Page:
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  1. #1
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    a little help? (1.0)

    I have a database - built in Access 2000. The security and permissions is broken into three types:

    Admin - developer account
    metro_admin - full access to db forms, etc. - no access to design (back-end)
    supervisor - access to specific forms, reports, etc.

    My question is this....When a supervisor is logged in and he/she clicks on a form or section of the db that he/she does not have access to, is there a way to control the access message..."You don't have permissions to 'x'. To run this object you must have open/run permission for it. For more information on permissions, and who can set them, press help" - I would rather my users not have access to the help in this case. Is there a way to customize the message? Also, a majority of the navigation within the database is done via links to forms...so after a user without permissions to a specific form/report, etc. another message pops up saying "....can't follow the hyperlink to 'x' (form/report name) - Please verify the destination" Is there a way to trap this message or to at least modify it to be a little less descriptive...basically its saying that the link is broken and well that's not acceptable.

    Any ideas.

    Thanks for the help in advanced!

    BAF

  2. #2
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    Re: a little help? (1.0)

    Hi BAF

    Welcome to Woody's Lounge - one of the friendliest places to get your Access (and other applications) questions answered. You have stumbled onto one of the less friendly parts of Access User Security - there isn't really a good way of modifying the existing messages from Security, since they don't really get handled as an error. I assume the accounts you listed are actual UserIDs, and not groups - in that case, what you can do is insert code on the button click that uses the CurrentUser() function to check and see whether a given person can open a specific form, and issue your own error message when they can't - a more sophisticated approach would be to make the command buttons invisible when the form is loaded if the user cannot open the form associated with the button. If those represent the UserGroup rather than the UserID, the code is more complex, but can still be done.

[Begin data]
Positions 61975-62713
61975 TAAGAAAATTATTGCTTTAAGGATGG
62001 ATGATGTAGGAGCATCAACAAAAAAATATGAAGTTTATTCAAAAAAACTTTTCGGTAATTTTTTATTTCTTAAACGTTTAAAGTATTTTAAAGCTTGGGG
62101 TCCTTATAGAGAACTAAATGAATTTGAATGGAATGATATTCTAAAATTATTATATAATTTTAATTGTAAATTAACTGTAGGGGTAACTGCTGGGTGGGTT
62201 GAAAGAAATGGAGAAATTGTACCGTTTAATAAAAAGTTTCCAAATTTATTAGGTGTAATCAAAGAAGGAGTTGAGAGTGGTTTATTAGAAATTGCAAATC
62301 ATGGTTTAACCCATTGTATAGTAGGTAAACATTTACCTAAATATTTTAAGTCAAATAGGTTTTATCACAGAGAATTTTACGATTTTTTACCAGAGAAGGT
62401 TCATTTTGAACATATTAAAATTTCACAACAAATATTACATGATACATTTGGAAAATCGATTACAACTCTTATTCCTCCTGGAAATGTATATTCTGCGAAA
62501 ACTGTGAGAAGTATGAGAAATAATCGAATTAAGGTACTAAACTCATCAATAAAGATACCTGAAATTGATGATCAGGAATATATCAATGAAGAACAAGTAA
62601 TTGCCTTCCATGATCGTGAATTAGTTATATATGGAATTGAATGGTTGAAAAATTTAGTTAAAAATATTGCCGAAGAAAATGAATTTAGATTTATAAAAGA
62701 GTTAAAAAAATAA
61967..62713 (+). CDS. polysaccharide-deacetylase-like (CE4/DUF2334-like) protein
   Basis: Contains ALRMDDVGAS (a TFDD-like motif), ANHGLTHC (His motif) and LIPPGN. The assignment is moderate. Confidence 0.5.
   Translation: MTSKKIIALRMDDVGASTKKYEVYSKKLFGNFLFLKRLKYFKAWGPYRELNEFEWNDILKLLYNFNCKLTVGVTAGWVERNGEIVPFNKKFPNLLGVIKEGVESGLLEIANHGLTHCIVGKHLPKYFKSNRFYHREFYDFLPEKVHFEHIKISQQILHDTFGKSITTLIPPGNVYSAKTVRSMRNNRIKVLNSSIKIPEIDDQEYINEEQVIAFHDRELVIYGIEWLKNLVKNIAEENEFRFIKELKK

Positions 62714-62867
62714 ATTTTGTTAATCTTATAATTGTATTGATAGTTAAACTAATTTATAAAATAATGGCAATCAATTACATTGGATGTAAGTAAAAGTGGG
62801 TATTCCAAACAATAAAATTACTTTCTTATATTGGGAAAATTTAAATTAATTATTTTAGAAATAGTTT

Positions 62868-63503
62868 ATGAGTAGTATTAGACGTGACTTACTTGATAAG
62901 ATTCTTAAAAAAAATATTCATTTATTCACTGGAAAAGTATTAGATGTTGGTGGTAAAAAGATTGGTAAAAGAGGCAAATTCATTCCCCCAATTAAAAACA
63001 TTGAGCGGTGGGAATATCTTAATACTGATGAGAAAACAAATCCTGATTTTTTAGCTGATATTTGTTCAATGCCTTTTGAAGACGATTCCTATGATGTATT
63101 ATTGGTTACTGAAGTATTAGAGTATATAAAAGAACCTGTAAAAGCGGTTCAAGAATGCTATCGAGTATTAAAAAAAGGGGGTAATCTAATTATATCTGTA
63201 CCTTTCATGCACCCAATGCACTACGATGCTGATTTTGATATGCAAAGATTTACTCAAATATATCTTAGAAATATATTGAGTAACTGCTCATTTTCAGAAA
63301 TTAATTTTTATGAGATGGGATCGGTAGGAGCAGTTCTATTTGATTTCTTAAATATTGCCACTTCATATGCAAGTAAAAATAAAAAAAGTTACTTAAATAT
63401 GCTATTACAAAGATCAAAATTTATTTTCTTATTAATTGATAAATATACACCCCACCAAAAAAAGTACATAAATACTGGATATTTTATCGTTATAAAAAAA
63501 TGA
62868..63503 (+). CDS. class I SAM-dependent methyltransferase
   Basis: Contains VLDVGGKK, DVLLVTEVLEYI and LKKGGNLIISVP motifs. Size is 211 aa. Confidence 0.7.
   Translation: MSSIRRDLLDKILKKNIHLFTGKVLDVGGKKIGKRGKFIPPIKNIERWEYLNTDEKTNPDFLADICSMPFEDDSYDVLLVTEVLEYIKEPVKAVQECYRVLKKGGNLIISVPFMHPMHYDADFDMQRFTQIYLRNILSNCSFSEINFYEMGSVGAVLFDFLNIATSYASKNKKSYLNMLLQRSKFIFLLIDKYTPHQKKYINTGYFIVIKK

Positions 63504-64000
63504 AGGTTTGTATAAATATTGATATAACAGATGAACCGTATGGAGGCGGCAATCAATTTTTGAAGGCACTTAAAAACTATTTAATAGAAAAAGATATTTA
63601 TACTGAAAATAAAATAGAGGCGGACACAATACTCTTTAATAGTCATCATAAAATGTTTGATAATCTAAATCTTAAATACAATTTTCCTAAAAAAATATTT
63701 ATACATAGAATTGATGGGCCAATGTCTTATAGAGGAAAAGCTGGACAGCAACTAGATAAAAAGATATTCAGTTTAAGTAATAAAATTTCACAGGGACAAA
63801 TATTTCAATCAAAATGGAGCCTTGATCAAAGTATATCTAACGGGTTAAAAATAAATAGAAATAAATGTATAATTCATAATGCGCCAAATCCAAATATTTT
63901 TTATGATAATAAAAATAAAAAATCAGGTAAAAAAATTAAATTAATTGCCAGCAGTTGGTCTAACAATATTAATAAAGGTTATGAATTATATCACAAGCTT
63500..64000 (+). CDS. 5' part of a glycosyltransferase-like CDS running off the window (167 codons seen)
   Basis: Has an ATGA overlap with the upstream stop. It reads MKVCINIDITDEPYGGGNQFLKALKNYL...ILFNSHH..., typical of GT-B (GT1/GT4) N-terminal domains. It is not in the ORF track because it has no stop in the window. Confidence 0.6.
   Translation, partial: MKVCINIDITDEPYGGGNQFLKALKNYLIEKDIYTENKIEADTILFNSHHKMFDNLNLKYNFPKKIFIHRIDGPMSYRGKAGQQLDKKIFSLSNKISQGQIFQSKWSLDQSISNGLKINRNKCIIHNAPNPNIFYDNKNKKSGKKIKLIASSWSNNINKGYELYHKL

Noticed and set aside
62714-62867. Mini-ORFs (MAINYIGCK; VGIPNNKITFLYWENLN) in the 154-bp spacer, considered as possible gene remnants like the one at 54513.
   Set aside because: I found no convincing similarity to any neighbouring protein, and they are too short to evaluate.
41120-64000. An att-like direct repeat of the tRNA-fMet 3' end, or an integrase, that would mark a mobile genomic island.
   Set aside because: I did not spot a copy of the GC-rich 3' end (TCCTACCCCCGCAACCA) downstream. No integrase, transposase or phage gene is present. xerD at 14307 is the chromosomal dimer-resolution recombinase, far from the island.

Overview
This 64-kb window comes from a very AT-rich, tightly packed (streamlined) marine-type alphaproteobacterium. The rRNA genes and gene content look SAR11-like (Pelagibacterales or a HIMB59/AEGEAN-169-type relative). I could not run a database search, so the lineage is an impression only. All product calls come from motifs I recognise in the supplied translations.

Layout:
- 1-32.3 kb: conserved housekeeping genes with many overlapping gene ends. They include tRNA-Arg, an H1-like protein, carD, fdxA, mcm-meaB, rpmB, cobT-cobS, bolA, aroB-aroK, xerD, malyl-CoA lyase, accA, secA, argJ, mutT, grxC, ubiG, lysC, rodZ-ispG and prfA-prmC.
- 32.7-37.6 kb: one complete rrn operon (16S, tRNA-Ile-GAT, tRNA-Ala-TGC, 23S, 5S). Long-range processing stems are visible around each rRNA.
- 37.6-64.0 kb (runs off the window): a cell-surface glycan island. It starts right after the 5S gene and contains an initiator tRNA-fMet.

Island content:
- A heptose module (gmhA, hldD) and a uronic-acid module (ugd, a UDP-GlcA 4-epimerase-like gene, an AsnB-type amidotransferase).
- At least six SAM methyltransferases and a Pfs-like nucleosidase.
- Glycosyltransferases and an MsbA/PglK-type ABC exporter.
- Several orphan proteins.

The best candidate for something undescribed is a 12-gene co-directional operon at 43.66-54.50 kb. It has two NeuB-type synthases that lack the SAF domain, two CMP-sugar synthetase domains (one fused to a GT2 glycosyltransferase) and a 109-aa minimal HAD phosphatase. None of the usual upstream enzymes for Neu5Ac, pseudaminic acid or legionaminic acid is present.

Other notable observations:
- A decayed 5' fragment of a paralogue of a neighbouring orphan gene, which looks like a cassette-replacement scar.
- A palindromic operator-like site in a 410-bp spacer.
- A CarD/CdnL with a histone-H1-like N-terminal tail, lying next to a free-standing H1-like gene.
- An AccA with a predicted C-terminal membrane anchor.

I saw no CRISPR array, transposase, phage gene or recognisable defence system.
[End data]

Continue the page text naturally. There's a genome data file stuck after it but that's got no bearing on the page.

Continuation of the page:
On a more general note, your approach isn't very secure as long as the Admin account is the one that has full permissions to your database. The usual advice is to build the database with a UserID you create, so they are the owner of the database, and then remove all permissions from the Admin userID. Otherwise, anyone who is pointing to the default workgroup file can open your database and do anything they want. We have some basic information about User Security and list several references on User Security in a tutorial on our website under Support that might be useful to you. Feel free to post back with any questions or concerns you may have.
    Wendell

  3. #3